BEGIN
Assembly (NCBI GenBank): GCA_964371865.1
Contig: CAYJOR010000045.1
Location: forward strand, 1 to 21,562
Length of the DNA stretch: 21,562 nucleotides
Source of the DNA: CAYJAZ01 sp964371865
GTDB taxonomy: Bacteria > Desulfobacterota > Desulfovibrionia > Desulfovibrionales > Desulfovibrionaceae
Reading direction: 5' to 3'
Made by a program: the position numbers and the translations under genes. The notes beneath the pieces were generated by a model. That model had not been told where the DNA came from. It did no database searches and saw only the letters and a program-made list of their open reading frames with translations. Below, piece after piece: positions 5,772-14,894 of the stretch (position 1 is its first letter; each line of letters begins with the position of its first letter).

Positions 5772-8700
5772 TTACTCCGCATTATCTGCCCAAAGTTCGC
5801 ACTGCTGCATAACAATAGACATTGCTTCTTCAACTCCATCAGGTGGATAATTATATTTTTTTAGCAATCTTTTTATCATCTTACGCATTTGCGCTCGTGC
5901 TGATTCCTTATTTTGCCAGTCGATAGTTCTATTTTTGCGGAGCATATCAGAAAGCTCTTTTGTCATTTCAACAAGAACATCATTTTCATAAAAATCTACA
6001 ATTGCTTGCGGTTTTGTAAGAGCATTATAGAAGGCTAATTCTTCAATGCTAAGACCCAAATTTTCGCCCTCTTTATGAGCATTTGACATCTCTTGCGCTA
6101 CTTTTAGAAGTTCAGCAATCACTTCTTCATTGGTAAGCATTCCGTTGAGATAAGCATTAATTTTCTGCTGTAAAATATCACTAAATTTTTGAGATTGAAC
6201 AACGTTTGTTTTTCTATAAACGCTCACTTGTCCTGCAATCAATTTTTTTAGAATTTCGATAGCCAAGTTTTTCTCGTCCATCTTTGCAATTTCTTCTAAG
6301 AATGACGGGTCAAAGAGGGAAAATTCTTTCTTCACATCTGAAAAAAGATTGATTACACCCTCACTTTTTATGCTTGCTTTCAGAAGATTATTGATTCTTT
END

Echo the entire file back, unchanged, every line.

Assembly (NCBI GenBank): GCA_964371865.1
Contig: CAYJOR010000045.1
Location: forward strand, 1 to 21,562
Length of the DNA stretch: 21,562 nucleotides
Source of the DNA: CAYJAZ01 sp964371865
GTDB taxonomy: Bacteria > Desulfobacterota > Desulfovibrionia > Desulfovibrionales > Desulfovibrionaceae
Reading direction: 5' to 3'
Made by a program: the position numbers and the translations under genes. The notes beneath the pieces were generated by a model. That model had not been told where the DNA came from. It did no database searches and saw only the letters and a program-made list of their open reading frames with translations. Below, piece after piece: positions 5,772-14,894 of the stretch (position 1 is its first letter; each line of letters begins with the position of its first letter).

Positions 5772-8700
5772 TTACTCCGCATTATCTGCCCAAAGTTCGC
5801 ACTGCTGCATAACAATAGACATTGCTTCTTCAACTCCATCAGGTGGATAATTATATTTTTTTAGCAATCTTTTTATCATCTTACGCATTTGCGCTCGTGC
5901 TGATTCCTTATTTTGCCAGTCGATAGTTCTATTTTTGCGGAGCATATCAGAAAGCTCTTTTGTCATTTCAACAAGAACATCATTTTCATAAAAATCTACA
6001 ATTGCTTGCGGTTTTGTAAGAGCATTATAGAAGGCTAATTCTTCAATGCTAAGACCCAAATTTTCGCCCTCTTTATGAGCATTTGACATCTCTTGCGCTA
6101 CTTTTAGAAGTTCAGCAATCACTTCTTCATTGGTAAGCATTCCGTTGAGATAAGCATTAATTTTCTGCTGTAAAATATCACTAAATTTTTGAGATTGAAC
6201 AACGTTTGTTTTTCTATAAACGCTCACTTGTCCTGCAATCAATTTTTTTAGAATTTCGATAGCCAAGTTTTTCTCGTCCATCTTTGCAATTTCTTCTAAG
6301 AATGACGGGTCAAAGAGGGAAAATTCTTTCTTCACATCTGAAAAAAGATTGATTACACCCTCACTTTTTATGCTTGCTTTCAGAAGATTATTGATTCTTT